JAKARTA — Indonesia’s nationalization of a major copper and gold mine formerly run by U.S. metals company Freeport-McMoRan is a win for Indonesian President Joko Widodo who has been calling for the reclamation of strategic resources. But the lack of agreement over future investments puts one of the world’s biggest sources of the red metal on shaky grounds.
According to the basic agreement reached on Thursday, Freeport and Anglo-Australian peer Rio Tinto will sell their shares in the local joint venture that runs the Grasberg mine to state-owned resources company Indonesia Asahan Aluminum, or Inalum.
Inalum will pay a combined $3.85 billion to the two companies to acquire all of Rio Tinto’s interest and lift its overall stake to 51%. Freeport will hold onto the remaining 49% stake in the operator of the mine in eastern Indonesia’s Papua province. A final deal is expected this year.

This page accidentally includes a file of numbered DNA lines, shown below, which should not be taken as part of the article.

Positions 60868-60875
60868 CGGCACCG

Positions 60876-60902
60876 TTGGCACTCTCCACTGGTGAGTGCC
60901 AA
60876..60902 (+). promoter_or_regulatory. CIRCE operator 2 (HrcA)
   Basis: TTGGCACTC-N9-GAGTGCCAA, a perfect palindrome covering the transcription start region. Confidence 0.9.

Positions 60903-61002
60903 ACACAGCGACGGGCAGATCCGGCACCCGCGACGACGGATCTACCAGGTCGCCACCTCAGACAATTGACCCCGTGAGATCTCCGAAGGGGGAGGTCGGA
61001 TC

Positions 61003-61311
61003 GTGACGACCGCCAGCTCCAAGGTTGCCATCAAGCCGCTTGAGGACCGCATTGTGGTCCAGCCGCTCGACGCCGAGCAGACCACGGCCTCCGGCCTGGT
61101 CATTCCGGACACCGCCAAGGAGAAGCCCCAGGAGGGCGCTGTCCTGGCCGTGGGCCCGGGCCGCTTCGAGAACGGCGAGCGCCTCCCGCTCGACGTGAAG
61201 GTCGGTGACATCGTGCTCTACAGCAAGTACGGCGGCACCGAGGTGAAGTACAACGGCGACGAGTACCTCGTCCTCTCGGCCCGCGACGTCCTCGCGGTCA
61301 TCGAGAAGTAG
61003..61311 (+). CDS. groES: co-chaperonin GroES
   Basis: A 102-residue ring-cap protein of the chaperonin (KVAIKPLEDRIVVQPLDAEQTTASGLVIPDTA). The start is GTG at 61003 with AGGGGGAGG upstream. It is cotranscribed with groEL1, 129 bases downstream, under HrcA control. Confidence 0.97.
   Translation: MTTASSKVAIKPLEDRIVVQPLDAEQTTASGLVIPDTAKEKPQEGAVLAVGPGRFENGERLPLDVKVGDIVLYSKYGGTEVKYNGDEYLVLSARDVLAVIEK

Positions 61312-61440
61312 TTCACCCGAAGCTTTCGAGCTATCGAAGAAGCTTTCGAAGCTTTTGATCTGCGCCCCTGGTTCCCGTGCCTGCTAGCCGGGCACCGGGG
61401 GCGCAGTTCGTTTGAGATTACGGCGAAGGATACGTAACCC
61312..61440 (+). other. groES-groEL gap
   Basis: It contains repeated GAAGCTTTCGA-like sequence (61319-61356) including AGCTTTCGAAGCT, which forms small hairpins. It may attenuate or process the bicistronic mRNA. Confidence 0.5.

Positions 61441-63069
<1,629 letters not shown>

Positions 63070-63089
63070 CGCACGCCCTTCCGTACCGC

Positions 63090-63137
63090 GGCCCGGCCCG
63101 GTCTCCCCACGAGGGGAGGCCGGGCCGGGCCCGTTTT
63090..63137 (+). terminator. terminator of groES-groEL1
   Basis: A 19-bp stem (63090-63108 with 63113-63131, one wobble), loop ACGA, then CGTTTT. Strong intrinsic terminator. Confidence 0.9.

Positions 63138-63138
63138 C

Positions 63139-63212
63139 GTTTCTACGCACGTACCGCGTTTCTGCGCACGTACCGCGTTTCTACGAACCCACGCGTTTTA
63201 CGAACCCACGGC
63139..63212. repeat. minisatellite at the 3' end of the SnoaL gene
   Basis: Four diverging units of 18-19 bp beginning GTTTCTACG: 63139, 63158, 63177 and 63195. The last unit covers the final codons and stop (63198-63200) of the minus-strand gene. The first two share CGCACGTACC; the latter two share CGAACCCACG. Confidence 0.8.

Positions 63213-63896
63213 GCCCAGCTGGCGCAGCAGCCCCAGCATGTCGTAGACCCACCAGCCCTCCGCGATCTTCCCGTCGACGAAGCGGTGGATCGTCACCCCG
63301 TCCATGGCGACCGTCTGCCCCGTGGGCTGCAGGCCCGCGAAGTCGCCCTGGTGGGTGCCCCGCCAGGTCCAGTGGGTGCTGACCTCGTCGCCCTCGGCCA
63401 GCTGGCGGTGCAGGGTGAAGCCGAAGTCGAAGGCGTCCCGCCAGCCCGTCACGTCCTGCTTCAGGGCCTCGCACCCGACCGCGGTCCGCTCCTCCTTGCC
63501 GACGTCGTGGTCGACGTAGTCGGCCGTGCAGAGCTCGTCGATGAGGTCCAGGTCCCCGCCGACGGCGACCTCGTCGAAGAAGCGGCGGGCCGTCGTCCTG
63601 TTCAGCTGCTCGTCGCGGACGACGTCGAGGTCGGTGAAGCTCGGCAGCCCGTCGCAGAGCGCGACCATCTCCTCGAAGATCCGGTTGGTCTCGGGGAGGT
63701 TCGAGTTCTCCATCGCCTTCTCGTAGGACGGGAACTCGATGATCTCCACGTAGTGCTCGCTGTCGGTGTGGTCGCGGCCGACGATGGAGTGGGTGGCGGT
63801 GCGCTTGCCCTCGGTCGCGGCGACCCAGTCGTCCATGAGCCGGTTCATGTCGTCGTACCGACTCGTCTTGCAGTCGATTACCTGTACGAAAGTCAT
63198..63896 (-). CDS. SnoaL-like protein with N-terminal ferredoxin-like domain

President Widodo hailed the agreement as “the product of three and a half years of negotiations.” The leader has been hurrying to solve the Freeport issue, the biggest knot in his policy of reclaiming strategic resources, ahead of elections in April.
Freeport Indonesia discovered the Grasberg copper and gold deposit in Papua in 1988. It is said to be the world’s second-largest copper mine in output terms and the top source of gold.
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